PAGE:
Science and Technology of Energetic Materials

Vol.73, No.2 (2012)

Research paper

Reduction of Diesel Engine Emissions Using Hybrid Combustion
Kouhei Hatada, Akira Kakami, Shigeki Hirashima, and Takeshi Tachibana


We propose a new method to apply hybrid fuel combustion to diesel engines in order to reduce NOx and smoke emissions. In hybrid combustion, subsidiary fuel is fed into intake air, whereas the main fuel of light-oil is directly injected into the combustion chamber as in conventional diesel engines. In this study, we tried to use two different kinds of fuels, di-methyl ether (DME) and gasoline as subsidiary fuels. DME, with a high cetane number and excellence in auto -ignition, is used only to afford preliminary combustion in the early compression period, which promotes and advances the ignition of the sprayed main light-oil and accordingly reduces emissions. Gasoline, by contrast, with no self-ignition characteristic in diesel engines, is used as a part of the main fuel to fill the engine cylinder with a uniform mixture before the injection of diesel fuel, the other main fuel, to ignite both the main fuels smoothly and lower emissions. Experiments with DME demonstrated successful ignition earlier than the conventional method and decrease of NOx from 160 to 120 ppm without smoke increase at 2 NL/min DME flow. Use of gasoline as the complementary main fuel eliminated smoke emissions and reduced NOx from 2700 to 1600 ppm.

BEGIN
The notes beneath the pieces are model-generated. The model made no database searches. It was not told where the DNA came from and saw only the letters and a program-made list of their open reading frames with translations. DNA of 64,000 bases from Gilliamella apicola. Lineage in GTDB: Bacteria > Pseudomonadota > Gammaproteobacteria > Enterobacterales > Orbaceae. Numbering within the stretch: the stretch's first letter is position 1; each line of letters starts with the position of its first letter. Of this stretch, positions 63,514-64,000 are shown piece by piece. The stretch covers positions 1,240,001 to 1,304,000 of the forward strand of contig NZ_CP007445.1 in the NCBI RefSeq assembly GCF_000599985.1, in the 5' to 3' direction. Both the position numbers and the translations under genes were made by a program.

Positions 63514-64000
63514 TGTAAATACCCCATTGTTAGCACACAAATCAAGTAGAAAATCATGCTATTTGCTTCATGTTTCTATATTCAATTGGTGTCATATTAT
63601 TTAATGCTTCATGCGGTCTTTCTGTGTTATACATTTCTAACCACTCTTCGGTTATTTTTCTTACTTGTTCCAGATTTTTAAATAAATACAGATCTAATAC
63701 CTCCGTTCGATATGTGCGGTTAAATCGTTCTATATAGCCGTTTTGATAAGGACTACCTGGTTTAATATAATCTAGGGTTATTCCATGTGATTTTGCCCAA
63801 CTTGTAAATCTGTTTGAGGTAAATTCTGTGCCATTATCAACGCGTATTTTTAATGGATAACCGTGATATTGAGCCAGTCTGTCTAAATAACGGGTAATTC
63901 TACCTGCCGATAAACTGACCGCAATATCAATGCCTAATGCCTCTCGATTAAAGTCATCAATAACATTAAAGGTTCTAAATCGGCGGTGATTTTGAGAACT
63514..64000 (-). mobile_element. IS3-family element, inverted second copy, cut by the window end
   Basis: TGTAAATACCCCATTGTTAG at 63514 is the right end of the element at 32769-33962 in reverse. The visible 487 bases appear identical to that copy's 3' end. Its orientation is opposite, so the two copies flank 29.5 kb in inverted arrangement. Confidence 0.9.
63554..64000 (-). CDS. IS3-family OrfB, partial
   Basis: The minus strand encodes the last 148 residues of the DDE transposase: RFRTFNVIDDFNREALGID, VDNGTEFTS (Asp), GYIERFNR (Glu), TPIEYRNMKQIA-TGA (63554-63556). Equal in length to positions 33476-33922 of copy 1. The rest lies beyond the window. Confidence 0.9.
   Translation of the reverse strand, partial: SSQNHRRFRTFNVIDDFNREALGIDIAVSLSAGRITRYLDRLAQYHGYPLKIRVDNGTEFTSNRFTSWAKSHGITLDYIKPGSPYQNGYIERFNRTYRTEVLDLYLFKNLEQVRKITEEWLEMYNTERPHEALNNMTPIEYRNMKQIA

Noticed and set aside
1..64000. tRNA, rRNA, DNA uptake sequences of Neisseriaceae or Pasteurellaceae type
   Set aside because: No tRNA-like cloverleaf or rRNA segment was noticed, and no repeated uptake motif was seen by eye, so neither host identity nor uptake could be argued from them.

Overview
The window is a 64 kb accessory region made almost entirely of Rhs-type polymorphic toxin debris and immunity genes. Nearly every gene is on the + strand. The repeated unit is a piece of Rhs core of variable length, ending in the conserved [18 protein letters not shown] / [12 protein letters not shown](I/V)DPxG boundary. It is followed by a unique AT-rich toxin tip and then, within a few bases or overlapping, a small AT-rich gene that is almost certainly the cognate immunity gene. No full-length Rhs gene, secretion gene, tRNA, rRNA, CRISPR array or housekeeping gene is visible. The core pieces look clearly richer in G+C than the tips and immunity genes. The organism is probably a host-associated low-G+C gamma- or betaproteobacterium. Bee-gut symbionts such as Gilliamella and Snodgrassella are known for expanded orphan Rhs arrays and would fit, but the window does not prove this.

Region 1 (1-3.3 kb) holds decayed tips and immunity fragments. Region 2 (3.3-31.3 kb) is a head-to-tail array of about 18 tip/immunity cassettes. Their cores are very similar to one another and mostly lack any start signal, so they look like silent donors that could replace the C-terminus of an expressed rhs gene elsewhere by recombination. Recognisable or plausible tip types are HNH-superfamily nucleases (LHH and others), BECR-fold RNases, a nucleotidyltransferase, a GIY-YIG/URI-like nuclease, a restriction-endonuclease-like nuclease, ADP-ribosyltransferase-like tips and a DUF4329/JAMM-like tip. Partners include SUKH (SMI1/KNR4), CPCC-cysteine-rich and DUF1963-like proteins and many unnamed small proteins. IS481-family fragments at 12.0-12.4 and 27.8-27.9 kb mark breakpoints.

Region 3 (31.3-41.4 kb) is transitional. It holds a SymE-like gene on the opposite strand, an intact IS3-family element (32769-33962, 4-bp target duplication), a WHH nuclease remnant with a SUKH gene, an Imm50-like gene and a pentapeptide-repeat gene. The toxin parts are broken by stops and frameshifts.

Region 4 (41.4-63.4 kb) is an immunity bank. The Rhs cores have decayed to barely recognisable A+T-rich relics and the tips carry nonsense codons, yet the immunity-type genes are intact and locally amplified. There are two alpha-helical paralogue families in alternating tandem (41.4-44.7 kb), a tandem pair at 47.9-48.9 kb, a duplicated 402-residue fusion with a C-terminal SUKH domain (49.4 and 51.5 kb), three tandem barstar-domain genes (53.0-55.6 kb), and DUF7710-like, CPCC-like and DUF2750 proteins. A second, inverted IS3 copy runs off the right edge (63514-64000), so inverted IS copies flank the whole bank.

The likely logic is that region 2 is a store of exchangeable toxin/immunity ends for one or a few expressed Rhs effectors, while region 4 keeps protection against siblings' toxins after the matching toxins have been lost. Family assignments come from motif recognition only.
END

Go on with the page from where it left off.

hybrid combustion, diesel engines, subsidiary fuel, di-methyl ether (dme), gasoline, emission reduction

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